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"Lost in the Awards Rush" is a new weekly series Slackerwood is running during the awards season, to suggest lesser-known but excellent alternatives to popular frontrunners for big movie awards.

From the instant the first trailer debuted this summer, there was never any doubt that David Fincher's adaptation of Gillian Flynn's bestselling mystery novel Gone Girl would be one of the year's breakout movies. With Fincher at the wheel, Flynn's gripping tale of a missing suburban wife (Rosamund Pike) and her accused husband (Ben Affleck) was exquisitely transferred to the silver screen and resulted in huge box-office receipts as well as critical praise for Fincher, Flynn, producer Reese Witherspoon and Pike (who also collected an Oscar nomination).

While Gone Girl finally provided Pike the perfect showcase for her continuously untapped talents, it seemed a shame that her brilliant work overshadowed Affleck's quietly intense turn as a man slowly losing his already shaky hold on reality. Affleck's first-rate work in Gone Girl ranks close to what some might consider his best and certainly most acclaimed performance to date: that of late actor George Reeves in Hollywoodland (2006).

Lost in the Awards Rush: Grand Piano

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"Lost in the Awards Rush" is a new weekly series Slackerwood is running during the awards season, to suggest lesser-known but excellent alternatives to popular frontrunners for big movie awards.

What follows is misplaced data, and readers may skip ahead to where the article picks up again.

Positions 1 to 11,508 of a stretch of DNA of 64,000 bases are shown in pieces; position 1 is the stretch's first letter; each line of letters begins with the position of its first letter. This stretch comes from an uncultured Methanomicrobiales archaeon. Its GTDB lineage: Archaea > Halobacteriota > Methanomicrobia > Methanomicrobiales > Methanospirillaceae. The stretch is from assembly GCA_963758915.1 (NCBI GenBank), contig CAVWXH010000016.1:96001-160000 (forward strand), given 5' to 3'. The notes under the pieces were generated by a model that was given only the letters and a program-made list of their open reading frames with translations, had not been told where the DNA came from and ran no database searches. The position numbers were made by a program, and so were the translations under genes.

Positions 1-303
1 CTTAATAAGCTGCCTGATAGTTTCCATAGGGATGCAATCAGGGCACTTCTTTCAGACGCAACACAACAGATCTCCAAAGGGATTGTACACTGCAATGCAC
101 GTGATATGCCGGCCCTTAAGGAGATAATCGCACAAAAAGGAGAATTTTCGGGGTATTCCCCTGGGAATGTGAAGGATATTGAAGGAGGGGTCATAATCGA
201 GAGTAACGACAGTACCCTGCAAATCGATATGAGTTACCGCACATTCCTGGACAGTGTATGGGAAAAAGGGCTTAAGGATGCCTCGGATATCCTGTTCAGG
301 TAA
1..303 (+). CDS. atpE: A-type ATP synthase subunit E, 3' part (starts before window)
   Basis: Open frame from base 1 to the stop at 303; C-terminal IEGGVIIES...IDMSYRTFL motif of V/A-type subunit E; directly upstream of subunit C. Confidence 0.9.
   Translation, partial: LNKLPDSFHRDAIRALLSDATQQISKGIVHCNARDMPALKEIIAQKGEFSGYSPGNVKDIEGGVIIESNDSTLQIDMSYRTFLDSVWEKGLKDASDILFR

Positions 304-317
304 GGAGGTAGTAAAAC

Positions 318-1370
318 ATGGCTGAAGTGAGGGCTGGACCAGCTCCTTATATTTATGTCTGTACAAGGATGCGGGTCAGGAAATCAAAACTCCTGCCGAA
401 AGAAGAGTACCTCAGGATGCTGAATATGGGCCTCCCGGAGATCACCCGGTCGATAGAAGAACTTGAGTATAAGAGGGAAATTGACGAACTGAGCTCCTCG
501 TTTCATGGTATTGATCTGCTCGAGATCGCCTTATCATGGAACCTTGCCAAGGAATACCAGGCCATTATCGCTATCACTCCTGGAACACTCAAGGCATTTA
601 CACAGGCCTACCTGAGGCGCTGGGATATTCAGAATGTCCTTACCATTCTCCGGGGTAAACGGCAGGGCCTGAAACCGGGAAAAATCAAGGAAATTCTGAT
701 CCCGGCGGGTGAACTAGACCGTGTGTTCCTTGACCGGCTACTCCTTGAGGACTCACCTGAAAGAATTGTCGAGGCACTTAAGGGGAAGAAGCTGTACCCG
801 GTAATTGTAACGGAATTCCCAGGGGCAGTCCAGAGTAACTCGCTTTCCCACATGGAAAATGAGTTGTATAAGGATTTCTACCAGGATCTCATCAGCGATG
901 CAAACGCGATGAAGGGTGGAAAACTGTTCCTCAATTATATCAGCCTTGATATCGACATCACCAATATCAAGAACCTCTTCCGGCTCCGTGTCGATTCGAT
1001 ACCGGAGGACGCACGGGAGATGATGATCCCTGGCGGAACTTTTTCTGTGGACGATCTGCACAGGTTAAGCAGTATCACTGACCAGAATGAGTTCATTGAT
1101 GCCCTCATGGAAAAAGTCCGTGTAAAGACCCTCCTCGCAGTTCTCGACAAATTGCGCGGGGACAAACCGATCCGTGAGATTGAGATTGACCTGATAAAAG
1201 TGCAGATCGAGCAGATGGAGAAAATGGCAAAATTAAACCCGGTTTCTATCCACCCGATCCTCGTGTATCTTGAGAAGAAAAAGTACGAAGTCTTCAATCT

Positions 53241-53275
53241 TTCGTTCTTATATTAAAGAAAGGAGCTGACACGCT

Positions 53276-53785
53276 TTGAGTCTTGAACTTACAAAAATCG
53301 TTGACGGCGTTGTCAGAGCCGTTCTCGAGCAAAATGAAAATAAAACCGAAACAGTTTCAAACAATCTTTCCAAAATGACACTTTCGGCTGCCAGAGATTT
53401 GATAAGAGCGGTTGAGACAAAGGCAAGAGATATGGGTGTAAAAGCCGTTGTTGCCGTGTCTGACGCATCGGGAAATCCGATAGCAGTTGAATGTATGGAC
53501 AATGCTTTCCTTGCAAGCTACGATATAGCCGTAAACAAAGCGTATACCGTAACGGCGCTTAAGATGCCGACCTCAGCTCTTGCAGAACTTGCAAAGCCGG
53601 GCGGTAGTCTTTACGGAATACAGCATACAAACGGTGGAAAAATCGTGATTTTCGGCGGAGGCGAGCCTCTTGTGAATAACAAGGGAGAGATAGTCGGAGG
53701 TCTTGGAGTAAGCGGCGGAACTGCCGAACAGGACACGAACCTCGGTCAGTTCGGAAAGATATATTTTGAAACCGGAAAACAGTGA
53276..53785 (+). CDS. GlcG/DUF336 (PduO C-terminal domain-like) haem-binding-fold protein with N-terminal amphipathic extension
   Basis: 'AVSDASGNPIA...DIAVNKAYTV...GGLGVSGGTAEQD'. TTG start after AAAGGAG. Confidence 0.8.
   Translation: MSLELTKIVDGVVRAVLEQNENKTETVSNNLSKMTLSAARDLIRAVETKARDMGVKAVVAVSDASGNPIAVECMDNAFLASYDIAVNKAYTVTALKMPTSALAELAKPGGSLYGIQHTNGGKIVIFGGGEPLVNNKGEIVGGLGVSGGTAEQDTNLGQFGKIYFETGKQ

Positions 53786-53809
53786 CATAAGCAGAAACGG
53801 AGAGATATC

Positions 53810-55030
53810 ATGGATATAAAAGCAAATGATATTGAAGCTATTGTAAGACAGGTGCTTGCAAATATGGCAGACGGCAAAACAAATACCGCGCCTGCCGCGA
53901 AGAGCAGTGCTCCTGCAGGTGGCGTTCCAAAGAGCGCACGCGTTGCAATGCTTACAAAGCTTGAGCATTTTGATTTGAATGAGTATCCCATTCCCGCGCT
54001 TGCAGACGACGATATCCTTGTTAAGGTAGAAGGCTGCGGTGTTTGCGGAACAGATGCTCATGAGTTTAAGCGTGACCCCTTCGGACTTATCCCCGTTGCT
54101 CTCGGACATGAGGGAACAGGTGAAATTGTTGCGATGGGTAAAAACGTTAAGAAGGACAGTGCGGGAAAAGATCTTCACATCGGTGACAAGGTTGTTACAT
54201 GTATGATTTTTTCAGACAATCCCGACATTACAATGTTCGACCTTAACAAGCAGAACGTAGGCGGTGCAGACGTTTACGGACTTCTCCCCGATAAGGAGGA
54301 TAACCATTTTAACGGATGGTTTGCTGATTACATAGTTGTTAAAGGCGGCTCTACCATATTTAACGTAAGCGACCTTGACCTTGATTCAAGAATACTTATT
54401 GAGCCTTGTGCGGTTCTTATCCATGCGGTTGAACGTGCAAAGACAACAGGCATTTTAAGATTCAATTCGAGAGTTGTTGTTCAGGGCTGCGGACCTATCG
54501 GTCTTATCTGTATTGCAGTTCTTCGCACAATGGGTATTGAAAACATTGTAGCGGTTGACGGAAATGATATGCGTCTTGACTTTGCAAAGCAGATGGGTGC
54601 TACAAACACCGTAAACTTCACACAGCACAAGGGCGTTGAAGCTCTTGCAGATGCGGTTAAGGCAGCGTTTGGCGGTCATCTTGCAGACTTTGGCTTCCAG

Whiplash's journey to the big screen is the kind of stuff indie dreams are made of. From a short at Sundance to one of the most acclaimed films of 2014, writer/director Damien Chazelle's passion project about a young drummer (Miles Teller) at a prestigious music academy and his tyrannical instructor (J.K. Simmons, in a career best performance) who pushes him beyond all limits, has been hailed by critics' groups everywhere.

In the rush to praise the near-perfection that is Whiplash, its easy to forget Chazelle's script for the taut and stunning thriller Grand Piano (2013), which was released earlier this year and screened at Fantastic Fest 2013 (Jette's review). Directed by Eugenio Mira from Chazelle's original screenplay, Grand Piano stars Elijah Wood as Tom Selznick, a once-revered concert pianist who entered semi-retirement after a crippling bout with stage fright. Shortly after beginning his comeback concert, Tom discovers a note on his sheet music stating that unless he gives a flawless performance, the note's author (John Cusack) will shoot him.

Holiday Favorites 2014: A Cinephile's New Year's Eve

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In 2011, Garry Marshall directed the all-star holiday comedy New Year's Eve (2011), a film so shamelessly sentimental (although I still think the Michelle Pfeiffer/Zac Efron storyline was charming and deserved a movie of its own) that it's destined to be played every December 31 for many years to come. Though it wasn't a critics' favorite, enough people liked New Year's Eve to think it the ultimate film about the holiday. Not so.

Its true that Christmas movies may be a dime a dozen, while movies celebrating New Year's tend to be given the short end of the stick. As someone who loves seeing people during this time of year, but enjoys holiday movie marathons just as much, I've always been rather let down by the slim cinematic offerings available for this particular holiday. Therefore, for the movie lover celebrating New Year's at home this time around, here are a few titles to help ring in 2015.

The Apartment (1960)

A bit racy for its day (especially considering its two leading men), The Apartment tells the story of a mid-level businessman (Jack Lemmon) who lets his coworkers and bosses use his bachelor apartment for romantic dalliances. It's not long before an encounter with a quirky elevator girl (Shirley MacLaine) however, changes his outlook on life and love.